also known as: Szeklence (HU), Sekernice (CZ), Sokyrnytsia (RU)
48°07' N / 23°23' E
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was part of the Kingdom of Hungary (11th century - 1920 and 1938-1944) with the name of Szeklence
in Máramaros megye (county), next part of Czechoslovakia (1920-1938) with the name of Sekernice
in Podkarpatská Rus (Sub-Carpathia), then part of the Ukrainian Soviet Socialist Republic (1945-1991) with the name of Sokirnitsa
and, since 1991, known as Sokyrnytsia, in the Khustskiy rayon (district) of Zakarpats'ka oblast (county) of Ukraine.
In Yiddish, Sokyrnytsia was known as Sikernitsa.
Other spellings/names for Sokyrnytsia are Sokyrnycja and Szeklencze.
Sokyrnytsia is located about six miles southeast of Khust (Huszt).
Jews probably settled in Sokyrnytsia in the first half of the 18th century.
In 1880, the Jewish population was 378.
With the Hungarian occupation of Sokyrnytsia in March, 1939, Jews were persecuted and pushed out of their occupations. In 1940-41, dozens of Jews from Sokyrnytsia were drafted into forced labor battalions and others were drafted for service on the Eastern front, where most died.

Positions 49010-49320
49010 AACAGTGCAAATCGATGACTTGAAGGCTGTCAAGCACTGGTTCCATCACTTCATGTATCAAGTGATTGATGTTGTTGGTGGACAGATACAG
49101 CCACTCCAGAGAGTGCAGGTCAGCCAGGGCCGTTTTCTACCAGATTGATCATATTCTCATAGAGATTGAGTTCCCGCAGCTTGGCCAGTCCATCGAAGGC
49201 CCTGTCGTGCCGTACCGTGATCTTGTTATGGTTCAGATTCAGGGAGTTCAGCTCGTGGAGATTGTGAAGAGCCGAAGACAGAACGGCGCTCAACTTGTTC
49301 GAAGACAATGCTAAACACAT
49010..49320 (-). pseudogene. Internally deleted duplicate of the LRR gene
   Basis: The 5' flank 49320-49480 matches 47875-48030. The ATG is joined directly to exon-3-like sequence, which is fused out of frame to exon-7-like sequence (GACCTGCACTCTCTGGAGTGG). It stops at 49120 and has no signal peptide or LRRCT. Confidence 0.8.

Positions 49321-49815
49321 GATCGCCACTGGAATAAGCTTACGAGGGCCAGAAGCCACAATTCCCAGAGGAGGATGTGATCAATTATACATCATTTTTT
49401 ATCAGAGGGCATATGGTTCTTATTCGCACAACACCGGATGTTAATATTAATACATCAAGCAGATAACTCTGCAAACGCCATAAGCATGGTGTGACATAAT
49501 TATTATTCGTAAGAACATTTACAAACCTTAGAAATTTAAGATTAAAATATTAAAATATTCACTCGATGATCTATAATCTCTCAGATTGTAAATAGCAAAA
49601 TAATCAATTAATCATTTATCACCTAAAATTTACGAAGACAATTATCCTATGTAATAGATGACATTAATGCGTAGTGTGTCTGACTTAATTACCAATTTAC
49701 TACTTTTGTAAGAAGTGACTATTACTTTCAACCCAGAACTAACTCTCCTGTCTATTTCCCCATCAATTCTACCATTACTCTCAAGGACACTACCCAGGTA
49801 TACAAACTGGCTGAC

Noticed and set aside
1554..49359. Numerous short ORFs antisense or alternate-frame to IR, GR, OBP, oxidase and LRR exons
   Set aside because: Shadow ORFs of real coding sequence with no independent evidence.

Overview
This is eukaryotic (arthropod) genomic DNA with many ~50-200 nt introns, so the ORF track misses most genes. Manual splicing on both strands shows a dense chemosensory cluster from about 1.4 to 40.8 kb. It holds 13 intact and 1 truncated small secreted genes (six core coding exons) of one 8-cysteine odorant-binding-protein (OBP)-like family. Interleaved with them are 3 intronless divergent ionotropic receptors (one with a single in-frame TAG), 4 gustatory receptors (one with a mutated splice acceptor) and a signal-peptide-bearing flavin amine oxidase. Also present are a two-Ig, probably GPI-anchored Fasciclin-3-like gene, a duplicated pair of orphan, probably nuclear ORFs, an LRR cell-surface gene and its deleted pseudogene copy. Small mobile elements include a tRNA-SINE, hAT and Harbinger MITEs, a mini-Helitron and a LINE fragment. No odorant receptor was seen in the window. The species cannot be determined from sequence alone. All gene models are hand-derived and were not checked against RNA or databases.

In 1941, a few Jewish families without Hungarian citizenship were expelled to Nazi occupied Ukrainian territory, to Kamenets-Podolski, and murdered there.
The remaining Jews of Sokyrnytsia were deported to Auschwitz late May, 1944.
A great many of the Jews from Sokyrnytsia were murdered in Auschwitz and any survivors settled elsewhere.
In 2001, Sokyrnytsia had about 5,217 inhabitants and no Jews live there today.
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